Rockingham Castle

Rockingham Castle

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Rockingham Castle

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Rockingham Castle is a former royal castle and hunting lodge in Rockingham Forest a mile to the north of Corby, Northamptonshire.


The site on which the castle stands has been used in the Iron Age, Roman period and by the invading Saxon. This is because its position on elevated ground provides clear views of the Welland Valley from a strong defensible location.

William the Conqueror ordered the construction of a wooden Motte and Bailey at Rockingham in the 11th century shortly after the Norman Invasion of Britain. Within three decades, William II replaced it with a stone castle. A stone keep was added to the large motte and the outer bailey was enclosed by a curtain wall. The castle was then used as a Royal retreat throughout the Norman and Plantagenet periods. Nearby Rockingham Forest was especially good for hunting wild boar and deer.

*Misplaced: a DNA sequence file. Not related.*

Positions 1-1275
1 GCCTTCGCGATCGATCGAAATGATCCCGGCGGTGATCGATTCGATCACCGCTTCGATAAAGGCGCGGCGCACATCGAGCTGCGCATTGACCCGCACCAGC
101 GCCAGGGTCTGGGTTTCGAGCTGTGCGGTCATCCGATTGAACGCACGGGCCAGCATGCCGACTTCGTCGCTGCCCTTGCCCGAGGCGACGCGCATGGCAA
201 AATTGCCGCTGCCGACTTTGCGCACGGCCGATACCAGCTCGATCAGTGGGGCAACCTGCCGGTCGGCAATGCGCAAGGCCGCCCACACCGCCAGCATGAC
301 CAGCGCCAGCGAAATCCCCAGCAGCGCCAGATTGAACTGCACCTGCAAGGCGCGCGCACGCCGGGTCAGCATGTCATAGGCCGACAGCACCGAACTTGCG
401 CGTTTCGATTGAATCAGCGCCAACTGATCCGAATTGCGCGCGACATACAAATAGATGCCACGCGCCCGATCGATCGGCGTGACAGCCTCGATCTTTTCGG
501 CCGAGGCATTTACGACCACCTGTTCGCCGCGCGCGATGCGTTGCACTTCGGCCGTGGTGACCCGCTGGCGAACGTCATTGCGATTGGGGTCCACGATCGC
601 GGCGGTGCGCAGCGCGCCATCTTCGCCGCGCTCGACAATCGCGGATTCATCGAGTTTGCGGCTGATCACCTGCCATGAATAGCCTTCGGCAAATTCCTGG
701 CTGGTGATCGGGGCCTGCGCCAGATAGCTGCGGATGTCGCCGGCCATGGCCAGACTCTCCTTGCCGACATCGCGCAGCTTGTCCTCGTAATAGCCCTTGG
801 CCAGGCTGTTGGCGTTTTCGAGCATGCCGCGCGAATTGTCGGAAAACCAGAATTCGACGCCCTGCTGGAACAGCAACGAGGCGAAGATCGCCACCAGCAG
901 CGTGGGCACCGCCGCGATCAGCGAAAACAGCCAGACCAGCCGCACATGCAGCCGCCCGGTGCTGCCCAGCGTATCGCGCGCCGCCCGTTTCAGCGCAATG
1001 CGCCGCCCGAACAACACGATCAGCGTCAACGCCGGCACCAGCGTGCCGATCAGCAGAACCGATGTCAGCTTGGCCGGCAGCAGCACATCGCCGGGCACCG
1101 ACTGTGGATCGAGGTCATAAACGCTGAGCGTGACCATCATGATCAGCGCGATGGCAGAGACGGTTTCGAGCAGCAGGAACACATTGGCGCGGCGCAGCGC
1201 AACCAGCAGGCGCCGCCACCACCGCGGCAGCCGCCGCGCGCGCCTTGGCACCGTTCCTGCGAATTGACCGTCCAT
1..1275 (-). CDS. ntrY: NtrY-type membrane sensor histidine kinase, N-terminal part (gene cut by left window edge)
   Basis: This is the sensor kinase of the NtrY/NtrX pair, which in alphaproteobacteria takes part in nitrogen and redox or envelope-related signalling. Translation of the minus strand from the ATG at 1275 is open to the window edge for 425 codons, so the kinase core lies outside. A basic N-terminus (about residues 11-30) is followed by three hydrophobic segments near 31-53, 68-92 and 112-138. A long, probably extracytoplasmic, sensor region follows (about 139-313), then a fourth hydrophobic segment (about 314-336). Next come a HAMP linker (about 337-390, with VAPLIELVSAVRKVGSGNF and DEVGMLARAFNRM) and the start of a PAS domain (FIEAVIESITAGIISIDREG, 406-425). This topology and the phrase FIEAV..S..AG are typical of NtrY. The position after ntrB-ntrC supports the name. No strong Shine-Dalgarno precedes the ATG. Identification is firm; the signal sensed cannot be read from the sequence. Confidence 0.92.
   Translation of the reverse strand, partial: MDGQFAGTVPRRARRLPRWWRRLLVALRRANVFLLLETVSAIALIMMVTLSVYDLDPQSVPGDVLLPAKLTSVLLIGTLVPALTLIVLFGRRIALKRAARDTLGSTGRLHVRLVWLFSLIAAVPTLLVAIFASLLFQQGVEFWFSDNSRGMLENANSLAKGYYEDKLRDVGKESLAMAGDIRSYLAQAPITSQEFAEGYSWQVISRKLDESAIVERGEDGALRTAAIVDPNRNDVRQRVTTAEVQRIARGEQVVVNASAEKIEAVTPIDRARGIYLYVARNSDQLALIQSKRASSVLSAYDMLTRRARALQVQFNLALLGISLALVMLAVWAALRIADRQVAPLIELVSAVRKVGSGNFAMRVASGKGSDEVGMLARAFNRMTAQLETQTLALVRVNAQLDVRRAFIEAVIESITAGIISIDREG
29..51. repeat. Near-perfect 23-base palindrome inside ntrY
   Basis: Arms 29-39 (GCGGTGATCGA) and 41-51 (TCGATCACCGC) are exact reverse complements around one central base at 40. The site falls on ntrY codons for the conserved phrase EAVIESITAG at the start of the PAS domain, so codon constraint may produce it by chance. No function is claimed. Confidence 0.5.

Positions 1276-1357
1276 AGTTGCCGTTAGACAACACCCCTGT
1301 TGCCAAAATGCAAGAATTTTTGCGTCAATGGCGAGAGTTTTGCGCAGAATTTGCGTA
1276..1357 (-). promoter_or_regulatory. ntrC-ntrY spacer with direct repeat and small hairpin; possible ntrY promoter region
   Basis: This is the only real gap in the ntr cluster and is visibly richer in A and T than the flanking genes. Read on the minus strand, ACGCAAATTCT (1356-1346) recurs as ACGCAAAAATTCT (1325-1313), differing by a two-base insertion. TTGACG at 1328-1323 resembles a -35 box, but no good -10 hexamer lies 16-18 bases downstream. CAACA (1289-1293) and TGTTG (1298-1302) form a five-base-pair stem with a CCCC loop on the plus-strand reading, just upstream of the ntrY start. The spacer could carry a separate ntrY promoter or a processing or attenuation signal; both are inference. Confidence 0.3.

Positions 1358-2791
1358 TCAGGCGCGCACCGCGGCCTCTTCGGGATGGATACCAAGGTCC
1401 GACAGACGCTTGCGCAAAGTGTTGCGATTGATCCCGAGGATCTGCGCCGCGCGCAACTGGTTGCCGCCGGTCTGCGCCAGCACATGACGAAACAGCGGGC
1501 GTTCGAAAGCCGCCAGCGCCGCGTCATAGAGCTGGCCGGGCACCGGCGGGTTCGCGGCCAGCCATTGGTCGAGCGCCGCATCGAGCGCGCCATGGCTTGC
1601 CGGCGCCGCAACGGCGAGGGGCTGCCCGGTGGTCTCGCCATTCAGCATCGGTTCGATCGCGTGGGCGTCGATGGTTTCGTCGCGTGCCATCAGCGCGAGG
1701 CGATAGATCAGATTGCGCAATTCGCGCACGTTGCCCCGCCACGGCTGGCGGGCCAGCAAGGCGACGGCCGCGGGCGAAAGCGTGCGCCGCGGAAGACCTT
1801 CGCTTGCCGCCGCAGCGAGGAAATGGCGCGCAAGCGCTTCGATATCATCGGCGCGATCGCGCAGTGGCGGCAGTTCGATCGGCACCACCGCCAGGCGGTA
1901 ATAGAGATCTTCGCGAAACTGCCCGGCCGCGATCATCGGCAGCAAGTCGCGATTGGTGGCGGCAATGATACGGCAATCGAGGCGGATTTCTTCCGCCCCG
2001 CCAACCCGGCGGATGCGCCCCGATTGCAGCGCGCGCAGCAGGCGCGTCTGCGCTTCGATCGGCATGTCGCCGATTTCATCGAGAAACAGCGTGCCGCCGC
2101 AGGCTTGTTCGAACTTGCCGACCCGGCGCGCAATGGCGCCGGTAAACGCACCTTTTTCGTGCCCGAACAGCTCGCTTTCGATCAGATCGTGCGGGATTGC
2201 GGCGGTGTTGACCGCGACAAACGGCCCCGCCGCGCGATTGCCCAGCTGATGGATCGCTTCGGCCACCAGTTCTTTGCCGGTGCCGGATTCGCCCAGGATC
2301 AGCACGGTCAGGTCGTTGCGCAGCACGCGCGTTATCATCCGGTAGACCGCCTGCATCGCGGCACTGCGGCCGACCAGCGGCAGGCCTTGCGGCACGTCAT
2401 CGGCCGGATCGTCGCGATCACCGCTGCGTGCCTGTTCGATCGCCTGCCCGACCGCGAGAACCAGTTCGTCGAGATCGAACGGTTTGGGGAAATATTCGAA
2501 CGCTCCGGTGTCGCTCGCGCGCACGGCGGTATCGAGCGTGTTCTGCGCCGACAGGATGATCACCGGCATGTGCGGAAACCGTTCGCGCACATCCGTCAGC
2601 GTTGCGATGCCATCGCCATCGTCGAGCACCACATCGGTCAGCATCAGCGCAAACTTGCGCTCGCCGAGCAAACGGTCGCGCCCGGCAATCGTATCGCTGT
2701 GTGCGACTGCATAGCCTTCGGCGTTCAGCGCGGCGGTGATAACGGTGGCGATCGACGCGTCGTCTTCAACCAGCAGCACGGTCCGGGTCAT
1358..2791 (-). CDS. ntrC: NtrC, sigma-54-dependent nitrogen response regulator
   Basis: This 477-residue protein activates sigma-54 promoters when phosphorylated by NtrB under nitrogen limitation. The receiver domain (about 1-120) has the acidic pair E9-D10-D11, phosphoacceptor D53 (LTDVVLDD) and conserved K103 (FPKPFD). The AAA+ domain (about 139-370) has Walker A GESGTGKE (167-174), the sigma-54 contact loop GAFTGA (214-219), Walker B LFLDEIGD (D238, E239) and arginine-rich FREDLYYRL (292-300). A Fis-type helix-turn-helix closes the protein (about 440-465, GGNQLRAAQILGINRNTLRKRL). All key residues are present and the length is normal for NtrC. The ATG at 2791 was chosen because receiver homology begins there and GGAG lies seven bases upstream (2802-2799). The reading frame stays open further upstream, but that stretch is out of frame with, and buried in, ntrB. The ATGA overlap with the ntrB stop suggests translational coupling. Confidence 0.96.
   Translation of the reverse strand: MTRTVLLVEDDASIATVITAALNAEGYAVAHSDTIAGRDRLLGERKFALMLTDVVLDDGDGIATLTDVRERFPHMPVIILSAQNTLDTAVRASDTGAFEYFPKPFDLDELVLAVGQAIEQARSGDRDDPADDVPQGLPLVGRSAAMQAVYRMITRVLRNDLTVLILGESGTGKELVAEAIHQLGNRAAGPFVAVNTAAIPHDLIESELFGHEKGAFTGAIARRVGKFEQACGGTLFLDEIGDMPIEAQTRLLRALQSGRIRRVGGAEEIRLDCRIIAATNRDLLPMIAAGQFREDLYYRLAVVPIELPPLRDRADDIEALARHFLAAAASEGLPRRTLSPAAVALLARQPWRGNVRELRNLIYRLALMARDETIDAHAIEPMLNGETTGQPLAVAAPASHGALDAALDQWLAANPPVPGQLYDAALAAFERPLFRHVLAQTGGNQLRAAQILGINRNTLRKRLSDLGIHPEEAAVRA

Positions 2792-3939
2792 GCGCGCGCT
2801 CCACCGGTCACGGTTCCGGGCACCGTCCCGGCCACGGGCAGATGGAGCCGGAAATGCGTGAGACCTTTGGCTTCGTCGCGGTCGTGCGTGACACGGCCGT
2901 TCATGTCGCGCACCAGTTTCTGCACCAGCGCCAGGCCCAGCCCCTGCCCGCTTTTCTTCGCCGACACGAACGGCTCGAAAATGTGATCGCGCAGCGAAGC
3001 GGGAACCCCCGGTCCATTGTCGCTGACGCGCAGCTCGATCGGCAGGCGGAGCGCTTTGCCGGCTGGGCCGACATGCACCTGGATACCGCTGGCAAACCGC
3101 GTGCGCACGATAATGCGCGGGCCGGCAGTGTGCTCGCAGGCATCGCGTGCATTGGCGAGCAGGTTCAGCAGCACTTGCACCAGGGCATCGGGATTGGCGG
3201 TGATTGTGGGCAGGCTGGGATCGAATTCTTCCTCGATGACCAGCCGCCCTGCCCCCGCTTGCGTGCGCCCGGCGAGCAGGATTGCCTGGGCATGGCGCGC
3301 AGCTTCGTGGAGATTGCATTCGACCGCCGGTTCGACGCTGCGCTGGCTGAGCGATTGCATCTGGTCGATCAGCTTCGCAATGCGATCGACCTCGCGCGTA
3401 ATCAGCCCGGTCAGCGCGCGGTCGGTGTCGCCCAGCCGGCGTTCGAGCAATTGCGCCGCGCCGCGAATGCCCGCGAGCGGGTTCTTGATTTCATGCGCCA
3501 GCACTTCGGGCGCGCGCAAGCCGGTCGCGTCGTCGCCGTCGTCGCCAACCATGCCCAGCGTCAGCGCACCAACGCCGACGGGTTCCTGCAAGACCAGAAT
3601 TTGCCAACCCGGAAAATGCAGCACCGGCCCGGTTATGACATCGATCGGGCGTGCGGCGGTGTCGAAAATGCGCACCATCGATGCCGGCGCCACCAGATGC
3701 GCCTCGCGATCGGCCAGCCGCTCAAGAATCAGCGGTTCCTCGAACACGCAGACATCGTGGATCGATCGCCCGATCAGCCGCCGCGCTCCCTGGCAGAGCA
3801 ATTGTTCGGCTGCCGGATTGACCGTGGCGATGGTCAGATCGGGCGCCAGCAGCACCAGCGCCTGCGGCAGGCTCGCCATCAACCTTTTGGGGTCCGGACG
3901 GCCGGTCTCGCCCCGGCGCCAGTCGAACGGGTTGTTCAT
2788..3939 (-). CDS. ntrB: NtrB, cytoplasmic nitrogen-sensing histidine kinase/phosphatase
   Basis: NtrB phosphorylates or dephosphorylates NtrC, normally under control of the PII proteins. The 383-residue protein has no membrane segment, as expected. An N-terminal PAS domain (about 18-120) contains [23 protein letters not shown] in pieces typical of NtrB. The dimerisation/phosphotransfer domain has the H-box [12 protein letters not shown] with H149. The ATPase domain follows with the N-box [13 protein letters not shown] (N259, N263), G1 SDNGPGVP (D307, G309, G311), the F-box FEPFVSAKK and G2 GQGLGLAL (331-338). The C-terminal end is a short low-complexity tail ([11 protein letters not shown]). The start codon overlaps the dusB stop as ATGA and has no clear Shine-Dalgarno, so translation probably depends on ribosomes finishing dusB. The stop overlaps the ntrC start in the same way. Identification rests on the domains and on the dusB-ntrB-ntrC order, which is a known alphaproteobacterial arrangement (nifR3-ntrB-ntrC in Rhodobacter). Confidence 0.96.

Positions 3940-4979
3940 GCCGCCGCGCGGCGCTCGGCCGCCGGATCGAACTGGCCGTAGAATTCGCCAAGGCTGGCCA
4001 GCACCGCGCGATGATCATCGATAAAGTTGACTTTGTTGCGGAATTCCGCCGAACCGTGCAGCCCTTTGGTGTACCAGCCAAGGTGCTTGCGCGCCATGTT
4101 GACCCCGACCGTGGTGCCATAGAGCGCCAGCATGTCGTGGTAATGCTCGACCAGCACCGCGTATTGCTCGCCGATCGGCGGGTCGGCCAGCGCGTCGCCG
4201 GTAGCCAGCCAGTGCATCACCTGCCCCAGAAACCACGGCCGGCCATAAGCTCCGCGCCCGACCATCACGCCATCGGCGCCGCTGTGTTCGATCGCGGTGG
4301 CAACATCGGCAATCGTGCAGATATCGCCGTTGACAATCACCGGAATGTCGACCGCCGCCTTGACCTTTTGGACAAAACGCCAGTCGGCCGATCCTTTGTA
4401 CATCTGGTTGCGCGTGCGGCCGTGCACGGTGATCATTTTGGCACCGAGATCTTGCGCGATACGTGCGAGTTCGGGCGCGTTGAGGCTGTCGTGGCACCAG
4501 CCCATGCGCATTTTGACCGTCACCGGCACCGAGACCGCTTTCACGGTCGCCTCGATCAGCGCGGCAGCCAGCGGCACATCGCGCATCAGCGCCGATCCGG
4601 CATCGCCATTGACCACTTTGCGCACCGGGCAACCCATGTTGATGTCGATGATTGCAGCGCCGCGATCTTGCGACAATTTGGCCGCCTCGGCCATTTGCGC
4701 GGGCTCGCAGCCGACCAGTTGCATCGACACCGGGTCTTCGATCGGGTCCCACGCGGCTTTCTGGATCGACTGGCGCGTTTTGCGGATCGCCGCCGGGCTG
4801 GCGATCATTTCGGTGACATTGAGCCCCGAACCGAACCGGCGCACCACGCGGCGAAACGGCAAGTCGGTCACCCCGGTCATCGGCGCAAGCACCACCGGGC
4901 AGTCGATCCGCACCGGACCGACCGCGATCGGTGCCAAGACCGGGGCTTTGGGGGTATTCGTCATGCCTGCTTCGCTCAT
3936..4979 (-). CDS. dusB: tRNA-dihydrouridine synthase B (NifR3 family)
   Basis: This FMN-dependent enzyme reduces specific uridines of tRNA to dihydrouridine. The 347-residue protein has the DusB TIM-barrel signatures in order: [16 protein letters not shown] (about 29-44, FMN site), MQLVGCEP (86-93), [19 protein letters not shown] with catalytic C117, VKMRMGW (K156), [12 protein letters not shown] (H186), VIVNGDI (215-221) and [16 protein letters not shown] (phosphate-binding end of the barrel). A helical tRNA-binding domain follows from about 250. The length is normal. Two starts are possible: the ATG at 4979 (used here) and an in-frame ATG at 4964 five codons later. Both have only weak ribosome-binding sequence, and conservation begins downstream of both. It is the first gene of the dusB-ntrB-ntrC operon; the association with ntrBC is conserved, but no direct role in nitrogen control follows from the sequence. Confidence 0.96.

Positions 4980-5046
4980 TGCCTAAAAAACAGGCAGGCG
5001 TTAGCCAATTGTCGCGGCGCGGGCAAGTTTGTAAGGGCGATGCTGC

In 1270, Henry III strengthened the castle with the addition of a twin D-tower gatehouse. But less than a century later Edward III became the last monarch to visit the castle while it was possessed by The Crown.

By the late 15th century Rockingham Castle had fallen into disrepair. Edward Watson (founder of the Watson Family dynasty) acquired the castle from Henry VIII. Parts of the castle were subsequently replaced with a Tudor house with gardens. The former royal castle became a hunting lodge for the nobility.

In the 1640s, Rockingham was garrisoned by troops loyal to Charles I during the English Civil War....
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